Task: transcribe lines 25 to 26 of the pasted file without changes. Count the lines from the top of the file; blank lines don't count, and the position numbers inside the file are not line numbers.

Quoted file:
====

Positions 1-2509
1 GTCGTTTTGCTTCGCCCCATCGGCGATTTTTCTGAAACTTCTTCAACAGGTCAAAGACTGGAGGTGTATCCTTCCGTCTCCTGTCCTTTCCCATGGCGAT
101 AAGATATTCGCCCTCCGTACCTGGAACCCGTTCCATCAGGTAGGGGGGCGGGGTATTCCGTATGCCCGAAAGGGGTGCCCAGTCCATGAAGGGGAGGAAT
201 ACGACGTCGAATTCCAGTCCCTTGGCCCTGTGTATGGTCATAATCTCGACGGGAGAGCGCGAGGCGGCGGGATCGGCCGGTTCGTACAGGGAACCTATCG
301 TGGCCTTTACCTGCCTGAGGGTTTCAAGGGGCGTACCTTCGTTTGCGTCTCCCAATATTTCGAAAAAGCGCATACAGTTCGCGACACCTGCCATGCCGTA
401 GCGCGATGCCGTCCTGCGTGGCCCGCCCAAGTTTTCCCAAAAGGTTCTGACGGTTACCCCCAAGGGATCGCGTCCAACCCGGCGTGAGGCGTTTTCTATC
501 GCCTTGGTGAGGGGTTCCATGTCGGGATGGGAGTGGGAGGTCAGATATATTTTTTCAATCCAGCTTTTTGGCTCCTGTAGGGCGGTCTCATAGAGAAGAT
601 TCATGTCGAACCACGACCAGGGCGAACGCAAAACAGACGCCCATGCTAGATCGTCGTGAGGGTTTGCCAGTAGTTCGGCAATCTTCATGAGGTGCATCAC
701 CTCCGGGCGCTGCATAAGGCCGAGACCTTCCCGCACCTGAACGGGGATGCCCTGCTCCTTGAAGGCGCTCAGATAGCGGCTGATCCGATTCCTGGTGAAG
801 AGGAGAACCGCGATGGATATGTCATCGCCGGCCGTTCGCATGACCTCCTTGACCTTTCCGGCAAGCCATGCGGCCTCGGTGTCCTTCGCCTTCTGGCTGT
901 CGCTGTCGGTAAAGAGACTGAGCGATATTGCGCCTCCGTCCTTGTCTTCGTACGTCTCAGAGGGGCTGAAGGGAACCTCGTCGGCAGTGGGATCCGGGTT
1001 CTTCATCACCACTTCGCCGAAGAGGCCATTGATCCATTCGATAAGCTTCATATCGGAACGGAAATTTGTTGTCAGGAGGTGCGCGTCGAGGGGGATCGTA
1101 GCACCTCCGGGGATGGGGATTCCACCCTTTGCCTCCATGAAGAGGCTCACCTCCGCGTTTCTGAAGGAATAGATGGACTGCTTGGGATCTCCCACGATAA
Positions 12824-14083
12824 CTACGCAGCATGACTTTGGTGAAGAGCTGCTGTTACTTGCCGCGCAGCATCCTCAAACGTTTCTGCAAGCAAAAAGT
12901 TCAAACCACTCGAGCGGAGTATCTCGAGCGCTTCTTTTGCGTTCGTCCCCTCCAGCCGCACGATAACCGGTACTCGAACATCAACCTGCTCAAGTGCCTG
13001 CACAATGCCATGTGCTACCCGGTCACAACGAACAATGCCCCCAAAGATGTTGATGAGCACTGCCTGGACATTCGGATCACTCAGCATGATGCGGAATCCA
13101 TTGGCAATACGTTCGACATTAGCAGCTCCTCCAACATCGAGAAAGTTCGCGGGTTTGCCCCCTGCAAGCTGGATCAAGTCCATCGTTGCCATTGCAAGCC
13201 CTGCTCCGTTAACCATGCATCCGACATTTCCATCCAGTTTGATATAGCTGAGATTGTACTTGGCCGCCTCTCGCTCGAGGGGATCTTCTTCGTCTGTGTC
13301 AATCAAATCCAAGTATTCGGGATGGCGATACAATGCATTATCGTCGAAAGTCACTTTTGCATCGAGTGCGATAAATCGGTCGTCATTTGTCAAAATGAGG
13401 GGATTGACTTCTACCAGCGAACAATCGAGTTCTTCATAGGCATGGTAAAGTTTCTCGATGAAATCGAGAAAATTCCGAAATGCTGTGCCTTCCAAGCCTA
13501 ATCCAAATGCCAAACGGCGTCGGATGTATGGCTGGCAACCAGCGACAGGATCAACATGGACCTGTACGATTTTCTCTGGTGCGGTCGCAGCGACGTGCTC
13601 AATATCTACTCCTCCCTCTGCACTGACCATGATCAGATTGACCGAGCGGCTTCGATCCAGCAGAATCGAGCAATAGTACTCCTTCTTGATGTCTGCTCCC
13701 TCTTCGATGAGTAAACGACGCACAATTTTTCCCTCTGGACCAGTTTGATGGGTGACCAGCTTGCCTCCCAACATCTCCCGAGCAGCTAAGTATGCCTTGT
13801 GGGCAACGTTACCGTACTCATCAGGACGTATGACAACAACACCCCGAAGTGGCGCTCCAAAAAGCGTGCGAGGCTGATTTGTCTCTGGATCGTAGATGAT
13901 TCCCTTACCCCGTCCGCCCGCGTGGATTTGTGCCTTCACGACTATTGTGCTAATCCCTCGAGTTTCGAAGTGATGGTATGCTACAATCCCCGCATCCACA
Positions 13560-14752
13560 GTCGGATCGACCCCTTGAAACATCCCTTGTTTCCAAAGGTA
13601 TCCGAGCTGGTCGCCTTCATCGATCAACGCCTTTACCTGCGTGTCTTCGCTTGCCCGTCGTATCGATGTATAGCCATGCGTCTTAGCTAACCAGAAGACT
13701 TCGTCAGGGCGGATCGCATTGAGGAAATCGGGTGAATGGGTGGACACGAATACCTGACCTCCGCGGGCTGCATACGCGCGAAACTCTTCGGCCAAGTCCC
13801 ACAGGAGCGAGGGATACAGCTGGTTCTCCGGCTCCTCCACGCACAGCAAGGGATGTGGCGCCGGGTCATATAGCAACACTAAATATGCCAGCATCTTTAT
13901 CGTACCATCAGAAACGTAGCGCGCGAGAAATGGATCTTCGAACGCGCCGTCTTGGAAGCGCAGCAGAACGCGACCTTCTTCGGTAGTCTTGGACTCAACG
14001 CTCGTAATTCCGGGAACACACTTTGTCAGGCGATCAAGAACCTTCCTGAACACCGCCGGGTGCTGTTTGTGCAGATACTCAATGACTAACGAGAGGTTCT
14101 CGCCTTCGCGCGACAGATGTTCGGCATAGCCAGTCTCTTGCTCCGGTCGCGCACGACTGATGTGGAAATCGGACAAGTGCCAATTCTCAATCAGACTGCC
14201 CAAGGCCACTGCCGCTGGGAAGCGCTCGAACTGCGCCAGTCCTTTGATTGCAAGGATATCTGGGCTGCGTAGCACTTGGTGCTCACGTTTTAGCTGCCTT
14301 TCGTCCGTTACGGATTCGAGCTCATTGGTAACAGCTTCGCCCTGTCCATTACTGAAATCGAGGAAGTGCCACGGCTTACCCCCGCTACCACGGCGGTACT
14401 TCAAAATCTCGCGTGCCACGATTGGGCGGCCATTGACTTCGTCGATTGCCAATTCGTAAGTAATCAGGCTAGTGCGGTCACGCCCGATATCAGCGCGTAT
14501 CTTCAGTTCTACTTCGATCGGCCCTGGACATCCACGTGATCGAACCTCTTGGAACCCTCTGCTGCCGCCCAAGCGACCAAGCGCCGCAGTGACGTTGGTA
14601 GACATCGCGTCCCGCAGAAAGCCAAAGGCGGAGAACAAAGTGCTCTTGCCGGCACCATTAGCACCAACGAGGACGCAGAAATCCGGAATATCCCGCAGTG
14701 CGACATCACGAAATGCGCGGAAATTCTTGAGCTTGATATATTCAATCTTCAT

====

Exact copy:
13801 GGGCAACGTTACCGTACTCATCAGGACGTATGACAACAACACCCCGAAGTGGCGCTCCAAAAAGCGTGCGAGGCTGATTTGTCTCTGGATCGTAGATGAT
13901 TCCCTTACCCCGTCCGCCCGCGTGGATTTGTGCCTTCACGACTATTGTGCTAATCCCTCGAGTTTCGAAGTGATGGTATGCTACAATCCCCGCATCCACA